We remember the first Star Wars film when it came out. The film was a space adventure with a full symphonic sound track recorded by the London Symphony. However, the business model in the movie industry in the late 1970s was focused on films like Saturday Night Fever with lots of dancing and a disco sound track. Star Wars was widely expected to be a dismal failure and as a result, the original release only went to 43 theaters nationwide. Now, 5 sequels and a gazillion bucks later, it is clear there actually is a market for a space adventure with symphonic music and funky characters. Work has even begun on a 7th Star Wars film and we were excited because there is a casting call for a male 7.0' to 7.3' tall with a slim build. That sounds like a Wookie to us and while we unfortunately don't qualify, it would likely be fun.
It is interesting how the film industry builds anticipation of new movies by leaking tidbits of news. By advertising for a Wookie-built actor, Disney/LucasFilm is giving the sci-fi crowd something to speculate about for years to come. Disney creates buzz by indirect means a full 2Ys in advance of the film.
Most community banks don't have a seven foot tall fur-covered spaceship pilot on staff, so it is more difficult to create a buzz in the community sometimes. While there are probably more ways to try and raise your bank's profile than there are Star Wars characters in all of the movies combined, there are some methods that are tried and true.
These include such options as networking aggressively, sending your teams out to community events, holding a contest, rewarding customer loyalty and becoming a go-to source for the press to name a few. Customers love it when you call on them and give them insight into all things financial. Sure, they run a small business, but that is exactly why they like to hear from the financial experts like you so get out there.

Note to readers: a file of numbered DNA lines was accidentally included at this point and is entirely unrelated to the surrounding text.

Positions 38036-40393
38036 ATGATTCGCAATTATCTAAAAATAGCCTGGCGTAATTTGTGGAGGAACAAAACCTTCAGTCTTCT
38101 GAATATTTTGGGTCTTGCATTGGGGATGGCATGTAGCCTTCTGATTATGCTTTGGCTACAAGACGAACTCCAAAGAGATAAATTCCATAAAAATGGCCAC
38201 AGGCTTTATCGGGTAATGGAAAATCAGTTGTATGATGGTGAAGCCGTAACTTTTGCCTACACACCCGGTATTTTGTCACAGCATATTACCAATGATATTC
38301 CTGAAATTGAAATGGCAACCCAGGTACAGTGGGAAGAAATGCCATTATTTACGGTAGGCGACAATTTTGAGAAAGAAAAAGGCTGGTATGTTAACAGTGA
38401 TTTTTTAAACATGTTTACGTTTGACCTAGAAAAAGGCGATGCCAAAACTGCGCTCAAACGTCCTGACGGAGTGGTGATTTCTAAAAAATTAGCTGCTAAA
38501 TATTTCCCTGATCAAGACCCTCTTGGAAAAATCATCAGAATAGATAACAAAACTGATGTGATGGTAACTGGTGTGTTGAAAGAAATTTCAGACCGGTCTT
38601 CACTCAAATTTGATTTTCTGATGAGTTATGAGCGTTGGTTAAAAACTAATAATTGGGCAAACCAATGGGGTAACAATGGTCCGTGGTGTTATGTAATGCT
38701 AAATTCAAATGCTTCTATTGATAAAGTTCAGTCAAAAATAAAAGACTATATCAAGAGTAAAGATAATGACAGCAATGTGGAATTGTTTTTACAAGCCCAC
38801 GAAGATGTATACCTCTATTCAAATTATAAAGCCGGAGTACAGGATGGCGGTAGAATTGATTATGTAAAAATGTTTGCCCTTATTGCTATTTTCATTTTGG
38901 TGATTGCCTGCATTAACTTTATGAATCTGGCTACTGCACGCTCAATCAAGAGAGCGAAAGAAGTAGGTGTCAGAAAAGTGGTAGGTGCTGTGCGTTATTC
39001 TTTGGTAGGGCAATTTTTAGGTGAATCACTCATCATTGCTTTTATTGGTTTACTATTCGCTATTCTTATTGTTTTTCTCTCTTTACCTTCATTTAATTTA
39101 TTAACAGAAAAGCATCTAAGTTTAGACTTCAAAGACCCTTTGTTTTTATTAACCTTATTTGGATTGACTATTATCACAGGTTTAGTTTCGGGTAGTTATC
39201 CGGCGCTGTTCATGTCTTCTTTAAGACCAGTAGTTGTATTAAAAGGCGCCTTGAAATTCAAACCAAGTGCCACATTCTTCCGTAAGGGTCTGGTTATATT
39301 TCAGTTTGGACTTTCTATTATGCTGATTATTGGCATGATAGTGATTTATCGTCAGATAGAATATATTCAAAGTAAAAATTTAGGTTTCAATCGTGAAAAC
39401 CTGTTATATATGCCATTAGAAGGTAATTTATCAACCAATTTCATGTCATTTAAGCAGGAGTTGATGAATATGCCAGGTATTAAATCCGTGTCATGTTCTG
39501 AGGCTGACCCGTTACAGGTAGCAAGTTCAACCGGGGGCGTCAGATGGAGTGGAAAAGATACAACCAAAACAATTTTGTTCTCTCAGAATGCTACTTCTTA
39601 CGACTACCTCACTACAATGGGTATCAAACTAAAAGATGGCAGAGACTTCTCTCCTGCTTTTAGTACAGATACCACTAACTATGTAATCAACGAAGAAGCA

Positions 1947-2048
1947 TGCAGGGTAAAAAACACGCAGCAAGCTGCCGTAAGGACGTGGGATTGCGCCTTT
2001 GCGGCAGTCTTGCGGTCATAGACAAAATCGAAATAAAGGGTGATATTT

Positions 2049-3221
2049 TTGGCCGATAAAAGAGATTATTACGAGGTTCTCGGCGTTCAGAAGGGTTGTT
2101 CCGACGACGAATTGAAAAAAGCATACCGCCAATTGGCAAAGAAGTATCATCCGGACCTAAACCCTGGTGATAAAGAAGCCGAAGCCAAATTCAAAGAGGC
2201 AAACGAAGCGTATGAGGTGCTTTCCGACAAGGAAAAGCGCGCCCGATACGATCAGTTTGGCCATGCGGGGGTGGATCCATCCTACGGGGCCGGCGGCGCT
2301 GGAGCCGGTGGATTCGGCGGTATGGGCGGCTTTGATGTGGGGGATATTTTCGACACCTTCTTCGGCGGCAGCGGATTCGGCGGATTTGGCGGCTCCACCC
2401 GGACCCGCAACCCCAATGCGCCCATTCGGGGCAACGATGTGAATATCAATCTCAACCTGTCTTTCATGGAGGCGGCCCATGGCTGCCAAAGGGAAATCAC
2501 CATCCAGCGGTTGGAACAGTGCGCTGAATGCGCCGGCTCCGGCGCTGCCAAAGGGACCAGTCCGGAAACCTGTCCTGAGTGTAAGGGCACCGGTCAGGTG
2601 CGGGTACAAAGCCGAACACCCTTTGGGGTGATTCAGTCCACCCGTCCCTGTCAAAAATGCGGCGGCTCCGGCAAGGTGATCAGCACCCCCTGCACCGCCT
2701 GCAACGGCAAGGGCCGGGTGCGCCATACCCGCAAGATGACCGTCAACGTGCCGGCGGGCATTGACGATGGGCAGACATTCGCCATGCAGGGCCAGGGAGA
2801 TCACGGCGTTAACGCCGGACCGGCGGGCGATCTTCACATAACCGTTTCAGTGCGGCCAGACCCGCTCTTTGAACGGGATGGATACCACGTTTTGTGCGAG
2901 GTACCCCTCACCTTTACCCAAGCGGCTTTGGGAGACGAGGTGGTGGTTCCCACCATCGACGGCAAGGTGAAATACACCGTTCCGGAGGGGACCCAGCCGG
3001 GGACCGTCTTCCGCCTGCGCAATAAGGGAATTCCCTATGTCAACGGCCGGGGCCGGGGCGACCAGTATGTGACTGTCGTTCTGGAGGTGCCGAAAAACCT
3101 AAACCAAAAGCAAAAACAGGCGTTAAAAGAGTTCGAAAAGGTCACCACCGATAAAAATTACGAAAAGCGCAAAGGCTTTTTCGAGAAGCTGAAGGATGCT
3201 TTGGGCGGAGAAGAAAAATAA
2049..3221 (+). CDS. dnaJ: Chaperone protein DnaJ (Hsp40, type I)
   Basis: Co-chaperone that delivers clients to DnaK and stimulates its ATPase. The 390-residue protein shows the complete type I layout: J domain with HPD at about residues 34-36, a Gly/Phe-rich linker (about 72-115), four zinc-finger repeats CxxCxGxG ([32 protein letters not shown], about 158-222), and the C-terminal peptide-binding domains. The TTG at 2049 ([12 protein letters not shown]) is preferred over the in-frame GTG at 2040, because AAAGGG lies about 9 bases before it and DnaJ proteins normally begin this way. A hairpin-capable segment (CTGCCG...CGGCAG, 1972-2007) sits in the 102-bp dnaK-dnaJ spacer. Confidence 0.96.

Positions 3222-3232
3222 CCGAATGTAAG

We know that getting attention in a world where customers are bombarded with information flows is difficult, but you can persevere with a focused and consistent approach. Our advice is to go and burn some shoe leather, see your best clients, ask them how things are going and where you can help and run an internal contest to see who can use up all of their business cards first (and have to reorder). You will have fun, you will get to visit with your clients and you will hear firsthand what you need to do to get more business based on what they are facing.
To develop a plan, you might even want to start with the results of a TD Bank survey of small business owners. It found their biggest challenges right now are growing their business (51%), the economic environment (45%) and cash flow (34%). Bankers are experts in all three of these key areas so you are already very well equipped to help. Help them grow their business by first doing some research and then comparing what they do vs. other similar businesses you may already bank right now. Don't share anything proprietary, but some general knowledge of what peers are doing can go a long way to help these customers help themselves (and your bank). On the economic environment, talk them through things by helping them understand their options when rates rise and when they fall. You might not have all the answers, but you can help educate at the very least. Finally, focus on their cash flow to understand where dollars are coming and going and whether you have a product or service to assist.
Banking is difficult, but like making a space movie in the era of disco, in the end those efforts may have a longer lasting impact. By the way, if you know any 7 foot tall bankers out there let them know the casting call is coming soon in case they want to try out.